In the epic of the Mahabharata, Yudhishthira, eldest son of King Pandu and Queen Kunti and the king of Indraprastha, loses an entire kingdom because of a game of dice and is exiled for 13 years. He wagers his brothers and his wife. He won the first game but was provoked into a second. It's inclusion in this epic has quite obviously been used as a cautionary tale against the dangers of gambling.
posted by Fizz at 8:36 AM on October 14 [6 favorites]


I say that any boob can take and shove a ball in a pocket, and they call that sloth, the first big step on the road to the depths of degradation -- first, medicinal wine from a teaspoon, then beer from a bottle, and the next thing you know, your son is playing for money in a pinch-back suit.

Edit: and one of the big points of The Music Man is that a con-man is using this to manipulate the parents into a knee-jerk reaction, so what goes around comes around.
posted by AzraelBrown at 8:45 AM on October 14 [17 favorites]


I would agree with grumpbear69, and also note that science has not said there is no link, simply that a direct link has not been established. It’s disengenous for anyone to take the position that culture doesn’t effect the behavior of people within it, enforcing norms and allowing for individuals to see models of accepted behaviors.

That said, all countries suffer from “moral panics”, and having ways to cut through the emotional reactions to events by a society would be good as well.
posted by herda05 at 8:52 AM on October 14 [10 favorites]


Yudhisthira did not win the first game. He lost both. He gives a single cryptic reason for playing the second one. Decoding the reference, it says : a man may know the mirage and still run toward it.

It is often implied that Yudhisthira could not honourably turn down the challenge, gambling being seen as mock-war. Basically he got hustled.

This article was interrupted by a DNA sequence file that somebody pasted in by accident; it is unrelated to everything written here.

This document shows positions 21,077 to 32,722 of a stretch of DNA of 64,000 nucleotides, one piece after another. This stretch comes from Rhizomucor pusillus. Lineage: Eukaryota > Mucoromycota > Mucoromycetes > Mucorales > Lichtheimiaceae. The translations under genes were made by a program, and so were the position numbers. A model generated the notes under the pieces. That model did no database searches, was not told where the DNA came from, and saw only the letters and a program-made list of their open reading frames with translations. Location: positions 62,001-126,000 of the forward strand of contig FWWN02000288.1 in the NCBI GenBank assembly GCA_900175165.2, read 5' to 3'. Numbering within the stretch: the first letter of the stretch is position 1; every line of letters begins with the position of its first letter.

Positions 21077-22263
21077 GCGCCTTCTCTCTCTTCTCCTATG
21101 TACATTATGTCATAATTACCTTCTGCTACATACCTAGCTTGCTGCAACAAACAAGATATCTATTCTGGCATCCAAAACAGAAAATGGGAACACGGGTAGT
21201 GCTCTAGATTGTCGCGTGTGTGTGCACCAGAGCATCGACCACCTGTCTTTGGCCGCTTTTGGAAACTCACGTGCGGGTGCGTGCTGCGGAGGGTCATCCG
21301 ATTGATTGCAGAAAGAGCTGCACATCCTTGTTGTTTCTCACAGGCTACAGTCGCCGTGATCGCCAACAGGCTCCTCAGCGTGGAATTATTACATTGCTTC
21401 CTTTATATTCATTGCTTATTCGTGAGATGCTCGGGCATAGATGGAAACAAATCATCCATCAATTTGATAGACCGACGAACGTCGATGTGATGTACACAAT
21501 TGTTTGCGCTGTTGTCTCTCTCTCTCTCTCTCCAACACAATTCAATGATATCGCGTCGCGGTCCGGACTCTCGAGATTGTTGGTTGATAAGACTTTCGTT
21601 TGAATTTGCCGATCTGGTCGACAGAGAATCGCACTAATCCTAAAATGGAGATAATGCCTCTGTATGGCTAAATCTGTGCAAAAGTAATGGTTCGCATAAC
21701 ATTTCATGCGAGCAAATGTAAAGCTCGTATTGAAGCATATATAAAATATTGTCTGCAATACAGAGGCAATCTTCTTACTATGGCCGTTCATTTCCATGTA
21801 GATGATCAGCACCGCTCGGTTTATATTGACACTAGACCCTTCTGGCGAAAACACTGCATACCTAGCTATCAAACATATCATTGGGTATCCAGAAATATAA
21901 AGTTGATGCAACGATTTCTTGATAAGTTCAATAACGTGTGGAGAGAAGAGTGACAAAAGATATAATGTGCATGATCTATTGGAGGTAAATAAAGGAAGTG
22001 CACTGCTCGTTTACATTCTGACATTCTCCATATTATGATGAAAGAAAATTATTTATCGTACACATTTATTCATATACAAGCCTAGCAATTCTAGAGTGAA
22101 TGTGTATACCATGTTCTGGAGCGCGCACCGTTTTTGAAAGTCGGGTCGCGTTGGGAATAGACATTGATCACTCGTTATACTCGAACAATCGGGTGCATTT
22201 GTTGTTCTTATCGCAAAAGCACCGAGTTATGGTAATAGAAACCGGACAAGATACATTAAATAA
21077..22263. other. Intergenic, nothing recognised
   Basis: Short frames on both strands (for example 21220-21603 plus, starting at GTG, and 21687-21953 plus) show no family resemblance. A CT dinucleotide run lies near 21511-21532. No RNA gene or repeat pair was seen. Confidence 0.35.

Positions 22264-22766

posted by tirutiru at 8:59 AM on October 14 [3 favorites]


Yudhisthira did not win the first game. He lost both.

Apologies, it's been a long while since Sunday school. I do recall my temple priest commenting on how his loss at gambling was to demonstrate the frailty and weakness that humans have, even those who are seen fit to be called royal.
posted by Fizz at 9:05 AM on October 14


Videogame is just an art medium. If you've got one thing to say for the entire medium, you simply have nothing of value to say. Analyzing specific works is fair game, but you could never say Paintings is dangerous, even though some paintings have been.
posted by GoblinHoney at 9:07 AM on October 14 [5 favorites]


Video games cause violence in the same way that sports cause violence. There are some people who, when involved a competition, become intensely emotional and that can spill out in violence when things don't go their way. You don't even need to play, just be invested. See also sports-related rioting.
posted by SansPoint at 9:11 AM on October 14 [1 favorite]


Poetry is dangerous, paintings too (sez Plato)
posted by clew at 9:13 AM on October 14 [5 favorites]


There's ample evidence that video games lead to violence. Look at the case of Atatiana Jefferson who was playing video games at home with her nephew when police entered her property and immediately shot her dead from outside her bedroom window. (Guess her ethnicity and that of the police officer!)
posted by East Manitoba Regional Junior Kabaddi Champion '94 at 9:19 AM on October 14 [6 favorites]


Anything to get out of talking about misogyny and racism.
posted by Reyturner at 9:20 AM on October 14 [8 favorites]


But given the general unease around Joker it seems clear that there is a tacit understanding that it is possible for modes of entertainment to normalize attitudes or behaviors that are detrimental to society.